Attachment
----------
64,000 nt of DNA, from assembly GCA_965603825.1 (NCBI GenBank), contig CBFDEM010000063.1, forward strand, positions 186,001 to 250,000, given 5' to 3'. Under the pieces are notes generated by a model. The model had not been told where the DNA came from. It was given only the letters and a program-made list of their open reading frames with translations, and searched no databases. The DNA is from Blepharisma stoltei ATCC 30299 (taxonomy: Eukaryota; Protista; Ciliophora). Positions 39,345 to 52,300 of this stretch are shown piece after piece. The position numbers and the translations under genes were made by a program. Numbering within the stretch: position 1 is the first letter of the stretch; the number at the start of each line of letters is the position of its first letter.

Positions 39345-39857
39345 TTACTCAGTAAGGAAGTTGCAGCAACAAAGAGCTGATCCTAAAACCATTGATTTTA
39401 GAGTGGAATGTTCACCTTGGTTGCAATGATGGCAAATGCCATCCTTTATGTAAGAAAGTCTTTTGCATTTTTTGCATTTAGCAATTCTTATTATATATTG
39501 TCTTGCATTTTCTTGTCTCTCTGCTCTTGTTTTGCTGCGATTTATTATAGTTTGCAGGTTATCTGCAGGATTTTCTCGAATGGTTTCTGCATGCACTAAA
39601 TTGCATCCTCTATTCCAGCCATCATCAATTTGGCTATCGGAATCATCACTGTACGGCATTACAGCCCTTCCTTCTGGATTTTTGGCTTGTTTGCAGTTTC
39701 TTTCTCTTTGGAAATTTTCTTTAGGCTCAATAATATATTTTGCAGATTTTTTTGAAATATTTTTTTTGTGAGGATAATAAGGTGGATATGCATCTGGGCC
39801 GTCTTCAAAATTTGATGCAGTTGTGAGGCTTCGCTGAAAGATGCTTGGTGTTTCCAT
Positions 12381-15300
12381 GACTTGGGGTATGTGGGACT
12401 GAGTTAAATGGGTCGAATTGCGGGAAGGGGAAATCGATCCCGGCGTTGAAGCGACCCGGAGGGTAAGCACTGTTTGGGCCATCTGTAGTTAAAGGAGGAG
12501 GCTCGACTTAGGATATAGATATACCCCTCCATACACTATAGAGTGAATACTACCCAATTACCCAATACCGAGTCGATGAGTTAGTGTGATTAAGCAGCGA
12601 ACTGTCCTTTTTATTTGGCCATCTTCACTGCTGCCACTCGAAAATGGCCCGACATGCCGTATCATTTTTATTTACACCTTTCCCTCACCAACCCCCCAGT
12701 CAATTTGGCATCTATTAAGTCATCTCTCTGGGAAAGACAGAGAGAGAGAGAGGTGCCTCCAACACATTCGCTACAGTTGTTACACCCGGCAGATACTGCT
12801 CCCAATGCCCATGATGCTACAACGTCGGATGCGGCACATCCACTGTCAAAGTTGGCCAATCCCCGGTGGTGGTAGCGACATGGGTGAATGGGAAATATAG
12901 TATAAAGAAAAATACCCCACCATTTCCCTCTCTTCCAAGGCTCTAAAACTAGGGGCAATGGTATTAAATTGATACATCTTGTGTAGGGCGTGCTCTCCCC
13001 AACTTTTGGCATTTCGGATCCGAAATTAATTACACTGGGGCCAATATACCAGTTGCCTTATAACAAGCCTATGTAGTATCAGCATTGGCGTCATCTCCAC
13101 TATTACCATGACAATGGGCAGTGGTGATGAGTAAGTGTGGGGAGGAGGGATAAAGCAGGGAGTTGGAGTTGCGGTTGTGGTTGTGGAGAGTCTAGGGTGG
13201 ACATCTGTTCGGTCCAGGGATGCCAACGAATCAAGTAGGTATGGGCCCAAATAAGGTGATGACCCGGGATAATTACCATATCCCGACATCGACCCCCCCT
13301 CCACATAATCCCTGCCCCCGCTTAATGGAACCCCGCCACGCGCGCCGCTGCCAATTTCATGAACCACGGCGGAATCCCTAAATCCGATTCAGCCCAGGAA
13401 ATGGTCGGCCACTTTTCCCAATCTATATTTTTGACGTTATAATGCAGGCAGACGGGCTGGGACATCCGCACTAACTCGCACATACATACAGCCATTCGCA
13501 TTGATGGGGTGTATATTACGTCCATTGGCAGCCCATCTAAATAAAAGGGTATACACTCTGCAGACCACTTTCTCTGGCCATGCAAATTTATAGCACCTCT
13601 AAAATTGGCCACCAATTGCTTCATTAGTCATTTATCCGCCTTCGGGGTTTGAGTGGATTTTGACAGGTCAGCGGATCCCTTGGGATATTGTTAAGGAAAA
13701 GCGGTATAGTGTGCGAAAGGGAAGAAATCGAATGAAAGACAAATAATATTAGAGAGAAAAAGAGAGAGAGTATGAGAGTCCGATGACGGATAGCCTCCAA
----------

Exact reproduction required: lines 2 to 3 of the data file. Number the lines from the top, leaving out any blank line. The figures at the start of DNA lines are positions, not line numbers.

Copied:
Positions 39345-39857
39345 TTACTCAGTAAGGAAGTTGCAGCAACAAAGAGCTGATCCTAAAACCATTGATTTTA